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Mentally ill prisoners suit dismissal denied

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A federal judge has denied the Indiana Department of Correction's motion to dismiss a suit brought last year that challenges the DOC's practices and programs regarding mentally ill patients.

U.S. District Judge David F. Hamilton denied the DOC's motion July 21 in Indiana Protection and Advocacy Services v. Commissioner, Indiana Department of Correction, No. 1:08-CV-1317, which was filed in the Southern District of Indiana, Indianapolis Division, in October 2008.

The suit brought by the Indiana Protection and Advocacy Services and filed by the American Civil Liberties Union of Indiana alleges violations of the Eighth Amendment, the American with Disabilities Act, and the Rehabilitation Act. IPAS claims that prisoners at the Indiana State Prison in Michigan City have infrequent contact with mental health professionals; prisoners at the New Castle Correctional Facility are held in cells with solid doors that require them to yell discussions with mental health professionals; and that mentally ill prisoners at the Wabash Valley Correctional Facility are often violently removed from their cells.

The suit requests a preliminary injunction that can eventually be made permanent and all plaintiff costs and attorney fees.

The DOC moved to dismiss the suit under Rule 12(b)(1), arguing IPAS lacks standing to sue on behalf of unidentified individuals and the District Court lacks jurisdiction over an alleged "intramural" dispute between state agencies.

"In fact, this case presents the unusual drama of a state challenging the constitutionality of federal statutes under which the state receives federal funds," wrote Judge Hamilton. "IDOC is challenging whether the federal statutory grant of standing to IPAS - a key condition of federal funding in Indiana - violates Article III of the United States Constitution."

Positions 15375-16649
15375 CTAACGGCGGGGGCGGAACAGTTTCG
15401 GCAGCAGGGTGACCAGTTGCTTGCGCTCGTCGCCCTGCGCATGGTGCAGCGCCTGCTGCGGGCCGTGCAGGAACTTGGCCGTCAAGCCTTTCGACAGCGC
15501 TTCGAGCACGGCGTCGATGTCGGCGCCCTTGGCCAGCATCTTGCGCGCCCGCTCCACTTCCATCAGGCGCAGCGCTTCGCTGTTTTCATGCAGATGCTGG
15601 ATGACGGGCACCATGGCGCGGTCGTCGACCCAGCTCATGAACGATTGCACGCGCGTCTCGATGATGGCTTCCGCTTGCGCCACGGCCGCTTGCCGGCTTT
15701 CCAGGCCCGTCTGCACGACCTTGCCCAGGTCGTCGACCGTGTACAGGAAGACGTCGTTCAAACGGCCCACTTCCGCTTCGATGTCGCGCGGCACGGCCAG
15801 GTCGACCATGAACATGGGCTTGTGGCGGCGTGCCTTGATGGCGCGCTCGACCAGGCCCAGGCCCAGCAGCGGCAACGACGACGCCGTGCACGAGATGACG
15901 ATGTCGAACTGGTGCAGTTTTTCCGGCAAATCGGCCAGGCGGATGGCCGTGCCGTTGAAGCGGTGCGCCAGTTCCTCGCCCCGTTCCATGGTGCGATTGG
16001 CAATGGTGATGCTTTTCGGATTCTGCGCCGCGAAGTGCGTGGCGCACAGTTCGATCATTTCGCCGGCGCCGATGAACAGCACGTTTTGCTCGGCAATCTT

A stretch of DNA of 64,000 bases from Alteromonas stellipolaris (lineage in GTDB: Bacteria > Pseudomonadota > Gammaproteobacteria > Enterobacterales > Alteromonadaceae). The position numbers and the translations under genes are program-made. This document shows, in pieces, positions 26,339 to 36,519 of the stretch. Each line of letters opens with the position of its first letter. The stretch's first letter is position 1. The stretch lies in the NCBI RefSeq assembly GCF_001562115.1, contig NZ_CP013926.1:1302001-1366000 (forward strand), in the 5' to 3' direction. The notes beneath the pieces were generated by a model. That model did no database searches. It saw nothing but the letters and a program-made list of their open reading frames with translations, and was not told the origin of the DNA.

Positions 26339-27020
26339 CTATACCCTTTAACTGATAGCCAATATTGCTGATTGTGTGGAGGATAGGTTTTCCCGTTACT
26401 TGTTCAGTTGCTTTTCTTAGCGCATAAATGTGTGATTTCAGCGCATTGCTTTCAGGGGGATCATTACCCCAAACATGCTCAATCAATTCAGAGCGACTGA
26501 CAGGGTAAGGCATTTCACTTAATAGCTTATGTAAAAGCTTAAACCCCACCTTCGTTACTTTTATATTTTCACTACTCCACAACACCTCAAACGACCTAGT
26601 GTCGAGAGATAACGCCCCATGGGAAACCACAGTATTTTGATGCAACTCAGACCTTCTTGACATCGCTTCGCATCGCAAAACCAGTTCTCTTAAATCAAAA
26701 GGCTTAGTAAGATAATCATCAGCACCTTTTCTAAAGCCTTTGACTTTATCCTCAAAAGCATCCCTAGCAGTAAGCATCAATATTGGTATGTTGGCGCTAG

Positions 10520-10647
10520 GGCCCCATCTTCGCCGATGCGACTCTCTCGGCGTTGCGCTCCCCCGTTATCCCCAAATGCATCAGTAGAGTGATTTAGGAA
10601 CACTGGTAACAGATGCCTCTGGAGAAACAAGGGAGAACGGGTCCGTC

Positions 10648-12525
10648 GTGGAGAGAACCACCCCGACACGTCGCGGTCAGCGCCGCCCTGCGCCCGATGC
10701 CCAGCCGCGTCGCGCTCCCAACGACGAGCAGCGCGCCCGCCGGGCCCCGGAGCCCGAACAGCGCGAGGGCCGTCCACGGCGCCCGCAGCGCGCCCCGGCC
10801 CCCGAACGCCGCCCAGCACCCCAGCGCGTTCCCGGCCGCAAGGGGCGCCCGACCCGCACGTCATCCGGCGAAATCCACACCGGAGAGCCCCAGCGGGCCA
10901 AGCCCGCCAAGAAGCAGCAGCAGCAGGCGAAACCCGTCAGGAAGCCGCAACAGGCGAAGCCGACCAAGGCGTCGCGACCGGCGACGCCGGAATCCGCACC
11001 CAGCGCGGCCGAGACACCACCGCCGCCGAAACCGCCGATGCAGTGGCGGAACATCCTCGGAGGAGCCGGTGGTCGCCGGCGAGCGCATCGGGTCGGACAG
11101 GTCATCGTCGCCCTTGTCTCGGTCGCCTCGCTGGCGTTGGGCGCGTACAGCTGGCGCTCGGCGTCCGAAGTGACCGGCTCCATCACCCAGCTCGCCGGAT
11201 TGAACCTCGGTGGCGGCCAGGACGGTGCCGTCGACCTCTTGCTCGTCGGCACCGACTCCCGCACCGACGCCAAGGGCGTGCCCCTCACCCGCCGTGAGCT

The judge ruled it didn't because IPAS satisfied the constitutional criteria under the Hunt test. The agency also isn't required to identify any specific individuals whose rights actually have been violated. The DOC didn't show in any provision in the Protection and Advocacy of Mentally Ill Individuals Act (PAIMI) or the Indiana statutes creating IPAS that could reasonably be read to require it name specific individuals in bringing a suit to redress violations of the rights of individuals with mental illness.

Judge Hamilton also rejected the DOC's argument that the case must be dismissed because it's an "intramural" dispute between two state agencies. IPAS isn't a traditional state agency; it's independent of the governor and is funded by the federal government under PAIMI.

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  1. What is this, the Ind Supreme Court thinking that there is a separation of powers and limited enumerated powers as delegated by a dusty old document? Such eighteen century thinking, so rare and unwanted by the elites in this modern age. Dictate to us, dictate over us, the massess are chanting! George Soros agrees. Time to change with times Ind Supreme Court, says all President Snows. Rule by executive decree is the new black.

  2. I made the same argument before a commission of the Indiana Supreme Court and then to the fedeal district and federal appellate courts. Fell flat. So very glad to read that some judges still beleive that evidentiary foundations matter.

  3. KUDOS to the Indiana Supreme Court for realizing that some bureacracies need to go to the stake. Recall what RWR said: "No government ever voluntarily reduces itself in size. Government programs, once launched, never disappear. Actually, a government bureau is the nearest thing to eternal life we'll ever see on this earth!" NOW ... what next to this rare and inspiring chopping block? Well, the Commission on Gender and Race (but not religion!?!) is way overdue. And some other Board's could be cut with a positive for State and the reputation of the Indiana judiciary.

  4. During a visit where an informant with police wears audio and video, does the video necessary have to show hand to hand transaction of money and narcotics?

  5. I will agree with that as soon as law schools stop lying to prospective students about salaries and employment opportunities in the legal profession. There is no defense to the fraudulent numbers first year salaries they post to mislead people into going to law school.

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